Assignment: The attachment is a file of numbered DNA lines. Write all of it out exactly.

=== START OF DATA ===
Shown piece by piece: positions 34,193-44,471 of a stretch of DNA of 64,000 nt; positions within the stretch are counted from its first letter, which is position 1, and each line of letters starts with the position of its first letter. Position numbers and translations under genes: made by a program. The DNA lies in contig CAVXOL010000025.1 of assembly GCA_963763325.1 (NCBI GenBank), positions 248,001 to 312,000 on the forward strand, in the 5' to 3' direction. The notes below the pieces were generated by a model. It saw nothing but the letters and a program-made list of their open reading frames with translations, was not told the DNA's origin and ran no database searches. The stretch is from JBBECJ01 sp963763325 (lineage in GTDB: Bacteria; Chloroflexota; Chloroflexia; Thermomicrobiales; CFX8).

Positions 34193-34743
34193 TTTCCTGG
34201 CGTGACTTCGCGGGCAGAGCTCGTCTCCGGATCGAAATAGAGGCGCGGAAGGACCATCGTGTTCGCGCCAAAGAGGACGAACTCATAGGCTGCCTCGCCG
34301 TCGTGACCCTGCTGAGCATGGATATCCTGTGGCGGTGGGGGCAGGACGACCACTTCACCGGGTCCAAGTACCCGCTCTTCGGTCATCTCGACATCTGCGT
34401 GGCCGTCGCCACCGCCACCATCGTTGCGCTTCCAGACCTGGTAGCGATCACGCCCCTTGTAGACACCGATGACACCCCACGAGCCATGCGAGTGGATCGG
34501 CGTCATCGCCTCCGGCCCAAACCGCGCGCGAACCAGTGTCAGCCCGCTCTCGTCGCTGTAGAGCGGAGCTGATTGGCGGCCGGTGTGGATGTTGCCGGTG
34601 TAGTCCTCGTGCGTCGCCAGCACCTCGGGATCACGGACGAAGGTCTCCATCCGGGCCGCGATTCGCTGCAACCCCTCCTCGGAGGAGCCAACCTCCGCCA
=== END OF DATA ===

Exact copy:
Shown piece by piece: positions 34,193-44,471 of a stretch of DNA of 64,000 nt; positions within the stretch are counted from its first letter, which is position 1, and each line of letters starts with the position of its first letter. Position numbers and translations under genes: made by a program. The DNA lies in contig CAVXOL010000025.1 of assembly GCA_963763325.1 (NCBI GenBank), positions 248,001 to 312,000 on the forward strand, in the 5' to 3' direction. The notes below the pieces were generated by a model. It saw nothing but the letters and a program-made list of their open reading frames with translations, was not told the DNA's origin and ran no database searches. The stretch is from JBBECJ01 sp963763325 (lineage in GTDB: Bacteria; Chloroflexota; Chloroflexia; Thermomicrobiales; CFX8).

Positions 34193-34743
34193 TTTCCTGG
34201 CGTGACTTCGCGGGCAGAGCTCGTCTCCGGATCGAAATAGAGGCGCGGAAGGACCATCGTGTTCGCGCCAAAGAGGACGAACTCATAGGCTGCCTCGCCG
34301 TCGTGACCCTGCTGAGCATGGATATCCTGTGGCGGTGGGGGCAGGACGACCACTTCACCGGGTCCAAGTACCCGCTCTTCGGTCATCTCGACATCTGCGT
34401 GGCCGTCGCCACCGCCACCATCGTTGCGCTTCCAGACCTGGTAGCGATCACGCCCCTTGTAGACACCGATGACACCCCACGAGCCATGCGAGTGGATCGG
34501 CGTCATCGCCTCCGGCCCAAACCGCGCGCGAACCAGTGTCAGCCCGCTCTCGTCGCTGTAGAGCGGAGCTGATTGGCGGCCGGTGTGGATGTTGCCGGTG
34601 TAGTCCTCGTGCGTCGCCAGCACCTCGGGATCACGGACGAAGGTCTCCATCCGGGCCGCGATTCGCTGCAACCCCTCCTCGGAGGAGCCAACCTCCGCCA